The risk of new onset heart failure associated with dopamine agonist use in Parkinson's disease.
ABSTRACT The aim of present study was to investigate the risk of heart failure associated with dopamine agonist use in patients with Parkinson's disease. The data sources of this study were four different population-based, healthcare databases in United Kingdom, Italy and Netherlands. A case control study nested within a cohort of Parkinson's disease patients who were new users of either dopamine agonist or levodopa was conducted. Incident cases of heart failure were identified and validated, using Framingham criteria. Controls were matched to cases on age, gender and database. To estimate the risk of newly diagnosed heart failure with ergot and non-ergot derived dopamine agonists, as compared to levodopa, odds ratios and 95% confidence intervals were calculated through conditional logistic regression. In the cohort of 25,459 Parkinson's disease patients (11,151 new users of dopamine agonists, 14,308 new users of levodopa), 518 incident heart failure cases were identified during follow-up. Compared to levodopa, no increased risk of heart failure was found for ergot dopamine agonists (odds ratio: 1.03; 95% confidence interval: 0.69-1.55). Among non-ergot dopamine agonists, only pramipexole was associated with an increased risk of heart failure (odds ratio: 1.61; 95%confidence interval: 1.09-2.38), especially in the first three months of therapy (odds ratio: 3.06; 95% confidence interval: 1.74-5.39) and in patients aged 80 years and older (odds ratio: 3.30; 95% confidence interval: 1.62-7.13). The results of this study indicate that ergot dopamine agonist use in Parkinson's disease patients was not associated with an increased risk of newly diagnosed heart failure. Among non-ergot dopamine agonists, we observed a statistically significant association between pramipexole use and heart failure, especially during the first months of therapy and in very old patients.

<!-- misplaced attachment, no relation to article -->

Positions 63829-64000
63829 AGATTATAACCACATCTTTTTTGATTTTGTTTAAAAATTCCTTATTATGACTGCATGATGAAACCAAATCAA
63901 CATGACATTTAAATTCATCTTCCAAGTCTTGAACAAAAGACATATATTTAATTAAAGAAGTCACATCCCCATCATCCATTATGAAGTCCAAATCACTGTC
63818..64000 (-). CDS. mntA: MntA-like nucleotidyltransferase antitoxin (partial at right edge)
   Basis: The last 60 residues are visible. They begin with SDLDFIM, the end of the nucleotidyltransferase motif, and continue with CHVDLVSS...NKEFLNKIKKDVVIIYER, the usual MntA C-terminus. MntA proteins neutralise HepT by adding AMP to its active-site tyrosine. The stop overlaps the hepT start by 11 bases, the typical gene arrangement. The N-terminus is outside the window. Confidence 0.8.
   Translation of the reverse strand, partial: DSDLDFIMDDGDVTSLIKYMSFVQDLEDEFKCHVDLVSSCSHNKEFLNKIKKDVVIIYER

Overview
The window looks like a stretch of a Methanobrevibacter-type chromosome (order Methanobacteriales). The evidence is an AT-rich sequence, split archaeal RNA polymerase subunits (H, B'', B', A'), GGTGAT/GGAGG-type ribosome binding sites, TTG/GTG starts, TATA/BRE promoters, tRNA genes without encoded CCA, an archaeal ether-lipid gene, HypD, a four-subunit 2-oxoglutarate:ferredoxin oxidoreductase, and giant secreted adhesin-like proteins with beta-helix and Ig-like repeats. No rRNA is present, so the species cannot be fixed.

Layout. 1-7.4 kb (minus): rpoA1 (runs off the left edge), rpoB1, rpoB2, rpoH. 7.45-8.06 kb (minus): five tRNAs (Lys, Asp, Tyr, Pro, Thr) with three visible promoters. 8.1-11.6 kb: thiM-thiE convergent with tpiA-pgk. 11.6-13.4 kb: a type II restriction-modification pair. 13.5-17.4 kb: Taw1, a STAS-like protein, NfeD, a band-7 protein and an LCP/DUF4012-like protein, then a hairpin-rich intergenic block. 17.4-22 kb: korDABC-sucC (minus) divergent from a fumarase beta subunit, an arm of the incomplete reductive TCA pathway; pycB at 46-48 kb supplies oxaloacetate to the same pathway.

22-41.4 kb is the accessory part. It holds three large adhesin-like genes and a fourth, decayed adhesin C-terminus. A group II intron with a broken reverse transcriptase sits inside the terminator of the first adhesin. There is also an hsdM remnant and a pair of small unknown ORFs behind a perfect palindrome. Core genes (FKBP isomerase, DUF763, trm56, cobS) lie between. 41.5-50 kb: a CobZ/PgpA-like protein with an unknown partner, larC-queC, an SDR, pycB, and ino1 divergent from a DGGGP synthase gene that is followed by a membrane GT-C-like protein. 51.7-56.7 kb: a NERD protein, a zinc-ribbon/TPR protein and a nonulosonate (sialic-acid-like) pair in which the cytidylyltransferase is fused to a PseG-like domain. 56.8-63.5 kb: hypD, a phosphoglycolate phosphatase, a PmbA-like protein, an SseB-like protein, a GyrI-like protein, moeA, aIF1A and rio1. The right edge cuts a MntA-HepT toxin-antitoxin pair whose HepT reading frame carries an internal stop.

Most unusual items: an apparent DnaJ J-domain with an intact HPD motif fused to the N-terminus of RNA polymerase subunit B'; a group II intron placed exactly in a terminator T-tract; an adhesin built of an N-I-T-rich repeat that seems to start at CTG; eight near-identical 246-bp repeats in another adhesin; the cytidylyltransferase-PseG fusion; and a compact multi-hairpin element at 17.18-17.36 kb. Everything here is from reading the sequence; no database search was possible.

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ABSTRACT: The incidence and prevalence of heart failure is increasing, especially heart failure with preserved ejection fraction (HFpEF) relative to heart failure with reduced ejection fraction (HFrEF). For both HFrEF and HFpEF, there is need to shift our focus from secondary to primary prevention. Detailed epidemiologic data on both HFpEF and HFrEF are needed to allow early identification of at-risk subjects. Current cohorts with new onset heart failure lack uniformity with respect to diagnosis, follow-up, and population characteristics, but most important, fail to distinguish between HFpEF and HFrEF. Studies on prevalent heart failure show ischemic heart disease as the predominant risk factor for HFrEF, while hypertension, atrial fibrillation, and diabetes are risk factors for HFpEF. As it becomes increasingly clear that both subtypes of heart failure are different syndromes, new cohorts and trials are necessary to obtain separate data on both subtypes of heart failure.Current Heart Failure Reports 09/2012;